I’m going to admit something. Please, please, please do not tell ANYBODY. Here goes… As a parent, I have no idea what I am doing! I have no clue how my daughter has made it to six years old in one piece. I’m still not sure why they allowed us to leave the hospital with her two days after she was born. They didn’t even give us a manual on how to work her! So, it goes without saying that, in the kitchen, I don’t know the rules with kids. And, I’m the MOM! Seriously. My daughter has been begging me to use a knife and one part of me thinks, “Well, she’s pretty good at controlling her body now. Why not try? What’s the worse that could happen?” The other part thinks, “If she looks at that knife she’s going to slice her face open and her eye balls will fall out.” I’ve stuck to the more dramatic, “open face/eye ball” theory, just to be safe.
The thing is, I really want to cook with my daughter (you know, since I’m trying to get the world to eat better). But, I didn’t know where to start and I really, really would like her eye balls to stay in her face. Then Raddish Kids came along and lent me some tips on how to keep my daughter’s face intact!
Scissors! Genius, right? Alright, most of you already knew that. But, I’m flying by the seat of my pants here.
With Raddish Kids I get a monthly box of instructions on how to cook with my kid with out maiming her. Which is great, for so many reasons! One being that I’m a single mom and most of the time I spend, when I have my daughter, is in the kitchen. She always asks to do “something special” with me while I’m in the middle of getting dinner for two ready. The irony is, half of the time she doesn’t eat it. I think out of protest of my time spent in the kitchen without her. Raddish helped us do “something special” together and get dinner ready.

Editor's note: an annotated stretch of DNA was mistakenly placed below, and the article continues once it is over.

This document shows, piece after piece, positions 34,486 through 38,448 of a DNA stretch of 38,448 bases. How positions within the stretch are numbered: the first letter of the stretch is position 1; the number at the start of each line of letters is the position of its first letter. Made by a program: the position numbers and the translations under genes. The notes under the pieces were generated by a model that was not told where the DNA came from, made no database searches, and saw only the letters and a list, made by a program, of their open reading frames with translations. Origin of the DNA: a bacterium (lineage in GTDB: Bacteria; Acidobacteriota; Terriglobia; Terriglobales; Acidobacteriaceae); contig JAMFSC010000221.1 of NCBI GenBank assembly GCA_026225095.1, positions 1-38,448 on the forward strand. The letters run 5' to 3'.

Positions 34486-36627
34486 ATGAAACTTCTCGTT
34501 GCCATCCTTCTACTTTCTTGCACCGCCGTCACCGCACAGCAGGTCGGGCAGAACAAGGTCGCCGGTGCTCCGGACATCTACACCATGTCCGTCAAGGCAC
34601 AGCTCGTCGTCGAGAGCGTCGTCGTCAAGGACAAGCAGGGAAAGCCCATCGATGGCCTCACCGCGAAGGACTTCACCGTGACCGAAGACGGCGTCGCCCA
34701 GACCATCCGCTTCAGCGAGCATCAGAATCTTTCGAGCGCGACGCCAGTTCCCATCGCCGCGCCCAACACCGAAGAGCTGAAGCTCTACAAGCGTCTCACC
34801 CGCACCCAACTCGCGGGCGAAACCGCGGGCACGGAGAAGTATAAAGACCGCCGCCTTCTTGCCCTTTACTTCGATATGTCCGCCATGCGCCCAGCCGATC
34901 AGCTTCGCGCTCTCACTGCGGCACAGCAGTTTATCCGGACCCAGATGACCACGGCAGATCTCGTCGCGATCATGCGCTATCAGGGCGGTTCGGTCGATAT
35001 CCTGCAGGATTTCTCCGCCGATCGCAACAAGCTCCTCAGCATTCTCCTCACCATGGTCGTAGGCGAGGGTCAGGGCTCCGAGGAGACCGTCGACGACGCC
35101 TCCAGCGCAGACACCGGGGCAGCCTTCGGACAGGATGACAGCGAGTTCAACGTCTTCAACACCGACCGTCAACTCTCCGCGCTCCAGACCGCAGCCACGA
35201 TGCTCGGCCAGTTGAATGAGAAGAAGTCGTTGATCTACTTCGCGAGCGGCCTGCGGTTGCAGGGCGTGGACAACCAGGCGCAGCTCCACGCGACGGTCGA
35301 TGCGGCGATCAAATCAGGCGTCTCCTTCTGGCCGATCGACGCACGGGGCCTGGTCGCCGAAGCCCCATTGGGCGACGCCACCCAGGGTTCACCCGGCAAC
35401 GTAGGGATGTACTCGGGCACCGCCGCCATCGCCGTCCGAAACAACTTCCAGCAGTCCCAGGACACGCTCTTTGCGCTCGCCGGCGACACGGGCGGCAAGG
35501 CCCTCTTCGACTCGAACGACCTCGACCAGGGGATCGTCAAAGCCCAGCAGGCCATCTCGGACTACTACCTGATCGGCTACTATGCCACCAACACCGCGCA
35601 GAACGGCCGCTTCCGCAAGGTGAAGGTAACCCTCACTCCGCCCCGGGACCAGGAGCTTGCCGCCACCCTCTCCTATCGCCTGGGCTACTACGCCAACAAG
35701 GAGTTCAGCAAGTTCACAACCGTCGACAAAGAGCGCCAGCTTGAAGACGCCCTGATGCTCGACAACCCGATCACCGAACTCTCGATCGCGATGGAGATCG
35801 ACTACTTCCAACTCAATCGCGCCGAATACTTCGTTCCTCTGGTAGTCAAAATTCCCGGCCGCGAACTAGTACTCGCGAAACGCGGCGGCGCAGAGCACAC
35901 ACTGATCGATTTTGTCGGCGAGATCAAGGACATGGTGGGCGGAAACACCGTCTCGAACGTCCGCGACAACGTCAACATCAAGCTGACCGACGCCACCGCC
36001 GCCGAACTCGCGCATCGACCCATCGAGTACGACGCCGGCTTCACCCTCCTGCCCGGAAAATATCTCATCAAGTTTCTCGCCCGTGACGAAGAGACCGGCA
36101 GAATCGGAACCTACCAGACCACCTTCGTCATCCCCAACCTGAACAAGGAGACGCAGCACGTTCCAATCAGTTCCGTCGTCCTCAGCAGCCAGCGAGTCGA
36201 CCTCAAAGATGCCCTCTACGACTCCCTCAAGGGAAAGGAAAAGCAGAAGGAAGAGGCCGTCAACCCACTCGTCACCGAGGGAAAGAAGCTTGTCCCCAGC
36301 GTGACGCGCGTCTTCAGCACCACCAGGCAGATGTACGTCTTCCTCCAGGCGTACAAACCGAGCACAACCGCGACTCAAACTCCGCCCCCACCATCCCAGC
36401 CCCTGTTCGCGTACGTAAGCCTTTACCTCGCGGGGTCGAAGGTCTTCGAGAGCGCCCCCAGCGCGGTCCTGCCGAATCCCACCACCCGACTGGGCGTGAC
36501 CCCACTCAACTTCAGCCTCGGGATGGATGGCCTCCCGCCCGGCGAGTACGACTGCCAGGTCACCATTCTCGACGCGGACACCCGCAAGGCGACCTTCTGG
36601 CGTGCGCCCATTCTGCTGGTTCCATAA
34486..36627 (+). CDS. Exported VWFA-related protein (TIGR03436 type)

Now, I’m not going to lie…It wasn’t all smiles and silly food fights. She was SO excited to cook together, that I couldn’t say no when she wanted to do it on a school night after a long week. We didn’t have any of the ingredients and by the time we got to cooking (after grocery shopping and a long commute home) we were both hangry. There were a few tears and I learned the lesson, again, in preparedness and patience. But, in the end, she was elated and ate the SH** out of the egg muffins. I mean, like, four or five broccoli-packed muffins. Proud mama.
For our next kit, I will be prepared and it will all go smoothly (famous last words). But, seriously, the experience was very special for both of us. Once we both got a muffin into our hangry tummies, we actually had a conversation at the dinner table. The kit comes with “Table Talk” cards to spark a dialogue. I’ll be honest, I was skeptical. I try to talk to her every night at the table and she only ever wants to play Simon Says. But, we actually talked about what was on the cards! Even though the conversation went “six” real fast. Poop was often part of the exchange. But, whatever, I didn’t have to fake a loss in Simon Says, again, while arguing about eating her greens. Or, “poop food”, as my daughters refers to it. Yummers!